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Sales; Value Quantification; and the Power of Procurement
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Sales; Value Quantification; and the Power of Procurement

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A summary of what's happening in the world of selling and what leading organisations do differently to influence procurement

A summary of what's happening in the world of selling and what leading organisations do differently to influence procurement

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  • Finding resources can be difficult but volatile markets offer great opportunities to achieve exponential changes in market share. As this quote from JFK says, be aware of dangers but recognize opportunities. When we work with companies we recognise that you understand your business in great detail…but that sometimes means that you get too close to the detail and don’t spot wider opportunities or find you are able to take a different view. This is how having a different perspective or trying different approach can help. So let’s look at my first recommendation.
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  • The old models of selling are dead. Methodologies developed in the 1970s and 1980s are no longer effective in today’s environment. Let’s look at what has fundamentally happened Purchasing has become a very sophisticated operation: buyers are far more commercially focused and astute. Processes such as strategic sourcing and category management have transformed the purchasing function from a back office role into a core driver of bottom line profitability. The world of selling has changed significantly within a very short timescale.
  • Key Points Sellers that merely communicate information are redundant Buyers evaluate their options long before sellers know they are being considered The internet has revolutionised how companies identify potential suppliers. Today, buyers evaluate their options long before the seller even knows they are being considered. The purchasing department and executive decision-makers are better informed, better prepared and more demanding than ever before. Sales representatives are engaged later than ever in the buying process and their first point of contact with the customer is often the competitive bidding and request for proposal (RFP) stage. Compounding the seller’s fate, access to executive decision makers is often blocked at this point of the process. This lack of engagement and insight into the customer organisation has a massive impact.
  • Information technology research firm IDC suggests that 90% of all buying decisions now require a formal Return on Investment (ROI) business case. Without an ROI approach, soon you will have no business . Customers are becoming more sophisticated so a sophisticated sales person is needed to manage the change.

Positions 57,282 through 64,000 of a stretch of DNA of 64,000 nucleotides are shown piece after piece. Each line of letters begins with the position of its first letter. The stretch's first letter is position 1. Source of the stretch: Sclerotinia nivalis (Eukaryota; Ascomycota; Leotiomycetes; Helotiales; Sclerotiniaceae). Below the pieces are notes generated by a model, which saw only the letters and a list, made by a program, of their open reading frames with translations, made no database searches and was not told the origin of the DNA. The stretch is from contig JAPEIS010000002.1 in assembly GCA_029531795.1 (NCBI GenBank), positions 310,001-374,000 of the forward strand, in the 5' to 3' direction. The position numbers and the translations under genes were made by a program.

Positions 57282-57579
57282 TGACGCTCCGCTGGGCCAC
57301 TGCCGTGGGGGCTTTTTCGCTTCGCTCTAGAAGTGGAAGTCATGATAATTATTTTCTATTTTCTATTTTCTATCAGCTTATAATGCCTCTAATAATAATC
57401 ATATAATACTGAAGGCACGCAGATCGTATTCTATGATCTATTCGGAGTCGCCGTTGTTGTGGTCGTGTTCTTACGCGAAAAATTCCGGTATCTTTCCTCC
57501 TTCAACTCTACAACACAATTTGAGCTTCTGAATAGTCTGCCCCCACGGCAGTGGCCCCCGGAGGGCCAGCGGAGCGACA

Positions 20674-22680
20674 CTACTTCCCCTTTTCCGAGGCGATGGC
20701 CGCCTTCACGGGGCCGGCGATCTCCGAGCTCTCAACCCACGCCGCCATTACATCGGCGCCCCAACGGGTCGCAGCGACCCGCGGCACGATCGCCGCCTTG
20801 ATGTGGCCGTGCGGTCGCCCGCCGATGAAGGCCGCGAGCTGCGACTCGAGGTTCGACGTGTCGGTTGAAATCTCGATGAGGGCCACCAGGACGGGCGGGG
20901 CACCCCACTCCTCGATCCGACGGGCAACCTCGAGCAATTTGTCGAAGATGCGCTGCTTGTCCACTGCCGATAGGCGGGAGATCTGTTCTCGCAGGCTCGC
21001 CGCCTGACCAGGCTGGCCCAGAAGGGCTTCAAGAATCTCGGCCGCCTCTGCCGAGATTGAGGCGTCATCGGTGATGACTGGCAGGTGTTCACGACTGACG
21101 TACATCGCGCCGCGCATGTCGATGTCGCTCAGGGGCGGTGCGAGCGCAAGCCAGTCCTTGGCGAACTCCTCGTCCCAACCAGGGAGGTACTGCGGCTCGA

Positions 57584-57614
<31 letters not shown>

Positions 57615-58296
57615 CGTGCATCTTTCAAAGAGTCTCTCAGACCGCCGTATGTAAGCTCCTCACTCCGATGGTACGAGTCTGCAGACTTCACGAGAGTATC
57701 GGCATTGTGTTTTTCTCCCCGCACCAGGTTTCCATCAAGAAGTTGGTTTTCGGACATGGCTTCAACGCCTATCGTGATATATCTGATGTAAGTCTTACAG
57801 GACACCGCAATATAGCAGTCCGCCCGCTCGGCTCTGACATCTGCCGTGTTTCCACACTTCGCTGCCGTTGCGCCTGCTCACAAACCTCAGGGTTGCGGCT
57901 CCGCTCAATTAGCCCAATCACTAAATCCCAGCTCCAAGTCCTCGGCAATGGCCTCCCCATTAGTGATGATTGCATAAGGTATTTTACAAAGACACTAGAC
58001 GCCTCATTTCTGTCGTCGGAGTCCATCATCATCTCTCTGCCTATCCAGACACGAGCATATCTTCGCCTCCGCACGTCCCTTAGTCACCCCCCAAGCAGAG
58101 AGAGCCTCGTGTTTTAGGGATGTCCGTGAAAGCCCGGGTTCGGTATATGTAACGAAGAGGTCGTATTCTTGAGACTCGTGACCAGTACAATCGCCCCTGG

• Traditional question-based sales techniques are no longer sufficient for success. Sales people that merely uncover customer problems and then communicate features and benefits are effectively redundant. Most organisations have invested in traditional sales training but, with the rise in the power and influence of purchasing and the economic buyer, traditional question-based sales techniques are no longer sufficient in driving sales performance. The leading organisations are transforming their sales teams to understand the new world of purchasing, to sit in buyers’ shoes and truly understand what value means to the customer. ========================================================== Almost everybody in selling has been taught about the difference between open and closed questions – these classic questions may work in small sales but not in major sales. Giving benefits – show how the features of your product or service have no link to success in large sales. Objection handling – you’ll all know about some standard objection handling techniques – such as clarifying or rewording the objection – but contribute very little to sales effectiveness in large sales – successful sellers focus on objection prevention. Closing techniques – closing techniques will lose you business in major sales. The traditional selling models work best in small sales – small = sales that can be completed in a single call. But this doesn’t work when selling one of these. High-level major sales – I’m going to briefly run through what makes a difference:
  • The sales challenges uncovered Over a three-month period in 2011, we asked 212 sales leaders from the Global 2000 about the biggest sales challenges they face. Research participants spanned 22 industry sectors: from Oil Super-Majors; to global Pharma and Magic Circle law firms. This research was then followed up to build in-depth case studies from three of the most successful companies, to identify and share what these successful companies are doing differently to address those challenges.